Tribal Nations and the United States, National Congress of American Indians (NCAI)
United Nations Declaration on the Rights of Indigenous Peoples (UNDRIP), Resolution of the General Assembly
We Have A Story to Tell: Native Peoples of the Chesapeake Region, A guide for Teachers grades 9 – 12, Education Office of the National Museum of the American Indian (NMAI)
Dawnland, documentary of Indigenous child removal in the US through the nation’s first-ever government-endorsed Truth and Reconciliation Commission (Maine) – What is the relationship between taking the land and taking the children?
Doctrine of Discovery: Unmasking the Domination Code, documentary of 15 century Papal Bulls that result in global momentum of domination & dehumanization.
Promised Land, award-winning social justice documentary that follows two tribes in the Pacific Northwest: the Duwamish and the Chinook, as they fight for the restoration of treaty rights they’ve long been denied.
Two Rivers, documentary of a Native American and American-European reconciliation in North Central Washington State.
Corporate Structures Building Beloved Community
Our inner light, guiding work and witness, shares points of light with corporate, structural resources. This list is a collection of authentic Native voices and representation of Friends journeying into that which has been missing within predominant society, reflecting Native inclusion, Native Peoples diversity and human rights. We welcome this revelation and seek to come right with spirit, ourselves, and one another.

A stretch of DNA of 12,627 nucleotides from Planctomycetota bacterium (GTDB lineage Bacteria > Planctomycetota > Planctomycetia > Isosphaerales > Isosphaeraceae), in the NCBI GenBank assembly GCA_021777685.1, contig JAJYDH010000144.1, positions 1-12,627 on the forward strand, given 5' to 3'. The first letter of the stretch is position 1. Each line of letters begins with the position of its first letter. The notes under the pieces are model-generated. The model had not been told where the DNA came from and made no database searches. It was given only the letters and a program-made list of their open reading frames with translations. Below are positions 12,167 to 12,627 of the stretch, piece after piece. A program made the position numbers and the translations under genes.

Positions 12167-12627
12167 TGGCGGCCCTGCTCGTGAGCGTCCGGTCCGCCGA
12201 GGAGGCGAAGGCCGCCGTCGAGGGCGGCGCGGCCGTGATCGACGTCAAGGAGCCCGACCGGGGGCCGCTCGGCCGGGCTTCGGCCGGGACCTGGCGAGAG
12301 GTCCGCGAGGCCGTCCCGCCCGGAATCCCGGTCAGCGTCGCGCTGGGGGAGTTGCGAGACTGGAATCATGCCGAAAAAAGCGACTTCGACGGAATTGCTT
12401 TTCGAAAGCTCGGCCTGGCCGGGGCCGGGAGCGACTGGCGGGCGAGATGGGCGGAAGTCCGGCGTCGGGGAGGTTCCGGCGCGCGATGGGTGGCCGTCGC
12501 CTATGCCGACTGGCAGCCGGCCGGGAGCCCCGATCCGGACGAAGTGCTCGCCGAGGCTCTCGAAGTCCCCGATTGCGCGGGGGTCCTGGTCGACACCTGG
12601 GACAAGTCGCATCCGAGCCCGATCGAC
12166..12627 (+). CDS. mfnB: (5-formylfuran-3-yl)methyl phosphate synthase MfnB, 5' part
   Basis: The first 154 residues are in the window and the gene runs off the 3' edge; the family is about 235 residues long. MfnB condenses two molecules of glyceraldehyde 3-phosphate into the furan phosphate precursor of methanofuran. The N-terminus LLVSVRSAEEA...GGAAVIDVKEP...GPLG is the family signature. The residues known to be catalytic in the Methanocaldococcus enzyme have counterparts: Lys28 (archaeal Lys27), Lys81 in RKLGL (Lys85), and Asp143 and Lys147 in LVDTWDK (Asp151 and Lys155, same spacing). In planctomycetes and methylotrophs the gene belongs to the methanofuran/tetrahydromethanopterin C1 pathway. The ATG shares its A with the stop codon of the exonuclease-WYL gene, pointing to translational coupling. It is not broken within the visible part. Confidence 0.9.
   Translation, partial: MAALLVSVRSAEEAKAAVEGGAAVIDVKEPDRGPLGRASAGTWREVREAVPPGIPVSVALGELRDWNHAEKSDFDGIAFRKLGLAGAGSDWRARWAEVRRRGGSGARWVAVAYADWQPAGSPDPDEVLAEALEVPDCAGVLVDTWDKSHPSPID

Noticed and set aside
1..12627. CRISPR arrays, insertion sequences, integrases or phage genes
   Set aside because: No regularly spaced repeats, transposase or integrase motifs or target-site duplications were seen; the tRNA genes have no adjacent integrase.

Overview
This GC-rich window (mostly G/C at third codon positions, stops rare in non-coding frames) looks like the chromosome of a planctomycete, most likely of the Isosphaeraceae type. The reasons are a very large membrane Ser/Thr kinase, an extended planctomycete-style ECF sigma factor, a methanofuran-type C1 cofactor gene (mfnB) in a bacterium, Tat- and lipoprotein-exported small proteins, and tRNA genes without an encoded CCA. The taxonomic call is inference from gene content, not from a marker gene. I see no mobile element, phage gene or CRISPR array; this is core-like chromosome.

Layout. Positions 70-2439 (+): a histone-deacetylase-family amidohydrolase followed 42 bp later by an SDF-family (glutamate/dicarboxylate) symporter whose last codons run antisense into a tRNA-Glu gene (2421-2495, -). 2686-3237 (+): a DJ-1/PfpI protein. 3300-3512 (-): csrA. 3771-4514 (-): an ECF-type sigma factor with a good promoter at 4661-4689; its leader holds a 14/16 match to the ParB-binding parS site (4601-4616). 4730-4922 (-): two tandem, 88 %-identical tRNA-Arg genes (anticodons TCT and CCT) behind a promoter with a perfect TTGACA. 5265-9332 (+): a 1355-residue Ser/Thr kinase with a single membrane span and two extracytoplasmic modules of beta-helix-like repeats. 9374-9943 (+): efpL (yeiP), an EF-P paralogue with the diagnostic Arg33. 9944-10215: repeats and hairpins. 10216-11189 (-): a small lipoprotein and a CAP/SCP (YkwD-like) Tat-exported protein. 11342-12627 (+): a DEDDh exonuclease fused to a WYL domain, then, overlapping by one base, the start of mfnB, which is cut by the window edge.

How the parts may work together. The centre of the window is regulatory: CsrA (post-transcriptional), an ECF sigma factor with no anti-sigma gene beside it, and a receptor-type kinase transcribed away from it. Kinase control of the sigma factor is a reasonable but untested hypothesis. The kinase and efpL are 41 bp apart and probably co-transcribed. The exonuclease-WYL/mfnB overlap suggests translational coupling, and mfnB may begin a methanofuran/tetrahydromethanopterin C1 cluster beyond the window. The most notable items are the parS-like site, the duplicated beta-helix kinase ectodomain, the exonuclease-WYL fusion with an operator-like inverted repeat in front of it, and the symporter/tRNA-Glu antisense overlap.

Native American Rights Fund (NARF)
Quaker United Nations Office (QUNO)
Ramapough Lunaape Nation
“Peace can only be attained when human beings live in proper relationship to the natural world” ~Tadodaho of the Haudenosaunee Confederacy, Sid Hill
Query: If you consider all of creation as relatives – animals, plants, minerals, water – rather than resources, what might you be willing to shift in your way of living that would honor these relationships?
Contingents of “Kin” –
Quaker Earthcare Witness (QEW)
“It would go a long way to caution and direct people in the use of the world, that they were better studied and knowing in the Creation of it. For how could [they] find the confidence to abuse it, while they should see the great Creator stare them in the face, in all and every part of it?” ~William Penn, 1693
Commissions on Indian Affairs:
2006 Governor Corzine visits Ramapough Nation Tribal Center, to sign an executive order creating a six member commission on Native American Community Affairs, to study civil rights, education, housing, and the healthcare needs of the Ramapough, and other American Indians in the state. A Ramapough is appointed to committee, and a Nanticoke Lenni-Lenape, as ex-officio.
“The earth does not belong to man, man belongs to the earth. All things are connected like the blood that unites one family. Man did not weave the web of life, he is merely a strand in it. Whatever he does to the web, he does to himself. The earth is sacred and man and animals are but one part of it. Treat the earth with respect so that it lasts for centuries to come and is a place of wonder and beauty for our children.” ~Chief Si’ahl (Duwamish, Suquamish)